Copy Slides With Your Digital Camera    

by Marvin Bartel, 2008  

This image and the clay pigs at the bottom of this page were both copied from slides taken during an art lesson 30 years ago. Here I was showing baby pigs to some children who then used the visual experience to learn how to make clay pigs (shown below).

If you have a digital camera  that focuses close up (macro), it can create good digital images from old 35mm slides. Using a digital camera to make digital images slides may be faster than a scanner.

Steady the Camera
Set camera on a tripod (small tabletop tripod or a stack of books is okay).

Camera Setting
Set the camera to super macro focus. Some cameras focus closer than others. Test it by focusing on a postage stamp or similar small image. My lens is about a half inch from the subject when using it for 1:1 copying.

Set Self-Timer
Set the self-timer to two seconds or 10 seconds to delay the shutter release (so you can remove your hand and allow the camera to be steady before the shutter opens)

Supporting the Slide
Rig up a way to hold the slide in front of the lens. I use a cloths pin with one part taped and glued to a vertical stick stuck in a wood block base. You could also fashion a stand from a wire cloths hanger with a some kind of clip taped to it with duct tape.

I place the emulsion side of the slide toward the camera to get the most accurate focus and reproduction. This is generally the brand name side of the 2 x 2 slide frame. This produces a mirror image that I flip in Photoshop.  You retain the normal orientation and get nearly as sharp by focusing on the smooth surface.

Exposure & ISO
Using an automatic or programmed exposure should get the correct exposure, but you can experiment with over and under exposing.  Setting the camera on a smaller ISO number produces better quality.

I frame the slides so that the final cropping is done on the computer, but you may wish to crop with the camera.

Directing one or two halogen desk lights at a white card produces reflected backlighting for the 2 x 2 inch 35 mm transparency.  A clothespin here is used as a clip to support the slide. Place the camera (not shown) close to the slide to copy it. 

Provide a uniform light source to back-light the slide. I set up a white card about 8 or 12 inches behind the slide and illuminate the card with a bright halogen reading light.  It takes a larger white card than I first thought to avoid showing the edges. Two lights makes it easier to get the light uniform. The white card reflects enough light to back-light the slide. Avoid light on the camera lens as that will decrease quality.

This image was copied from a 35mm slide. These clay pigs were made by children by cupping two pinch pots over a wadded newspaper core. They used wooden paddles to help join the clay cups over the wad of paper and to refine the forms. A small vent hole in the bottom is needed for firing. Heads can be made by adding another pinch pot. Paper may be left inside. The head also needs a small hole, or a hole is made between the head and the body.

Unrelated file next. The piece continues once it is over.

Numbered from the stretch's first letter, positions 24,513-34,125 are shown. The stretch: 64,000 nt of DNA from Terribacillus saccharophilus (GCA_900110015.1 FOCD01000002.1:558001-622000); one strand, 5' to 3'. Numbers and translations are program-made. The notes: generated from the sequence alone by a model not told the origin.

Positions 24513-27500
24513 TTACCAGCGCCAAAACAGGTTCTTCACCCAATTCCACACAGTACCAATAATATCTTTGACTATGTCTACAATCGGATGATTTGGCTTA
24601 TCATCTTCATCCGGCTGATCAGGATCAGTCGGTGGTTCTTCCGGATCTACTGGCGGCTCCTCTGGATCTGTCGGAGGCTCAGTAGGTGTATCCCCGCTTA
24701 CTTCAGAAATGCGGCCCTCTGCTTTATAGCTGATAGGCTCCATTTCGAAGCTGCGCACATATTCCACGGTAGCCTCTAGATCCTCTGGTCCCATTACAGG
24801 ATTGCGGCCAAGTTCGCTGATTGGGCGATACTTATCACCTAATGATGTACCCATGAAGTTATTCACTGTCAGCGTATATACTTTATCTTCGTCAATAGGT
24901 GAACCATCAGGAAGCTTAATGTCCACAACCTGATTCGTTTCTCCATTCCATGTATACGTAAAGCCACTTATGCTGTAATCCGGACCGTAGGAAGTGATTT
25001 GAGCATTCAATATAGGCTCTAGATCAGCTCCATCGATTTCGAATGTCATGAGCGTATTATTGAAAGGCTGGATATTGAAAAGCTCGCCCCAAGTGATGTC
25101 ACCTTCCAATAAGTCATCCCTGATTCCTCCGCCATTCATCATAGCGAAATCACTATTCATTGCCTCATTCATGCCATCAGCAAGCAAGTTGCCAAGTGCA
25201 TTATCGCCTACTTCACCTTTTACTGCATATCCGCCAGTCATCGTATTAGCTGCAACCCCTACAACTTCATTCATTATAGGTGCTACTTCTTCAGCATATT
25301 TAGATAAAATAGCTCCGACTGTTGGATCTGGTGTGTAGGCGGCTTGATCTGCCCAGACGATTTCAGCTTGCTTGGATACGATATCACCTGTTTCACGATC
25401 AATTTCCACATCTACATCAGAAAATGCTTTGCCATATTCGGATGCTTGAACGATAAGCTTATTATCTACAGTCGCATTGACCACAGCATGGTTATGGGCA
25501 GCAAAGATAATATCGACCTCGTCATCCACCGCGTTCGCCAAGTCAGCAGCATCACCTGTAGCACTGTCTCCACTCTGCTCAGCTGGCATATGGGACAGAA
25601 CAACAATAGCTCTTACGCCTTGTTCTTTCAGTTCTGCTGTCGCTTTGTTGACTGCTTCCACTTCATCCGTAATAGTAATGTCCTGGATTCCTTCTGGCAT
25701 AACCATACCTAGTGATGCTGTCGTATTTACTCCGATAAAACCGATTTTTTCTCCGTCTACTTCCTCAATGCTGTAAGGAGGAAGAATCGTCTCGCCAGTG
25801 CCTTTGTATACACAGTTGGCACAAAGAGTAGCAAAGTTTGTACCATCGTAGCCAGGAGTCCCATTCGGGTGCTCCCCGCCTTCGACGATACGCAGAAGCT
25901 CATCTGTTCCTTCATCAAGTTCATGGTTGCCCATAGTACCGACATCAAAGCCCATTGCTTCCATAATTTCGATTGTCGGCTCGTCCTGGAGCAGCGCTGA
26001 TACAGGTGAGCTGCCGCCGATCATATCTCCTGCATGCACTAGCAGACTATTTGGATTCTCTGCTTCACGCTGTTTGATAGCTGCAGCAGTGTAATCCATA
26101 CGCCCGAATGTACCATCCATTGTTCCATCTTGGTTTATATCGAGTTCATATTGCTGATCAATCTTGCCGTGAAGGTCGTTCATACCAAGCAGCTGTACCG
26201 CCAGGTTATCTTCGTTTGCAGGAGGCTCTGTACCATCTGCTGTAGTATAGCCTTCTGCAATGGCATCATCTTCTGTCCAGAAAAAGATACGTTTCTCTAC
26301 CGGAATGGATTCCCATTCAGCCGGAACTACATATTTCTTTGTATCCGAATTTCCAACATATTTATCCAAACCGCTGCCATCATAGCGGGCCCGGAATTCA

For fun, what if you ask the children what they think would happen of they place a small ball of clay in the paper that is in the animal. Do not tell them what will happen. Encourage experimentation and curiosity. After firing, see if they discover what happened to the paper.  See if they discover that the animal rattles.

What would need to be done to make the animal into a whistle or into a musical instrument?  Are your students inventive and creative? Could your students experiment and invent a musical instrument animal without telling them how to do it? How is an inventive mind formed?  ---> to top of page

Other essays on Art Education Home page by the same author

How to copy images from the Internet to use in teaching art history
How to Hang Artwork Temporarily with Masking Tape
Creativity Killers
in the art room

Conversation Game one way to generate creative ideas for artwork and teach a bit about social skills
Advocacy for Art Education in our schools

The Secrets of Generating Art Ideas: An Inside Out Art Curriculum. © 2006
biography of author

All rights reserved.  This page including the photographs are © Marvin Bartel, Emeritus Professor of Art, Goshen College.  Teachers many make a single copy for their personal use so long as the copyright notice is included. Scholarly quotations are permitted with proper attribution.
Last updated June 27, 2008

For permission to make more copies or handouts, contact the author

Goshen College Art Dept

---> to top of page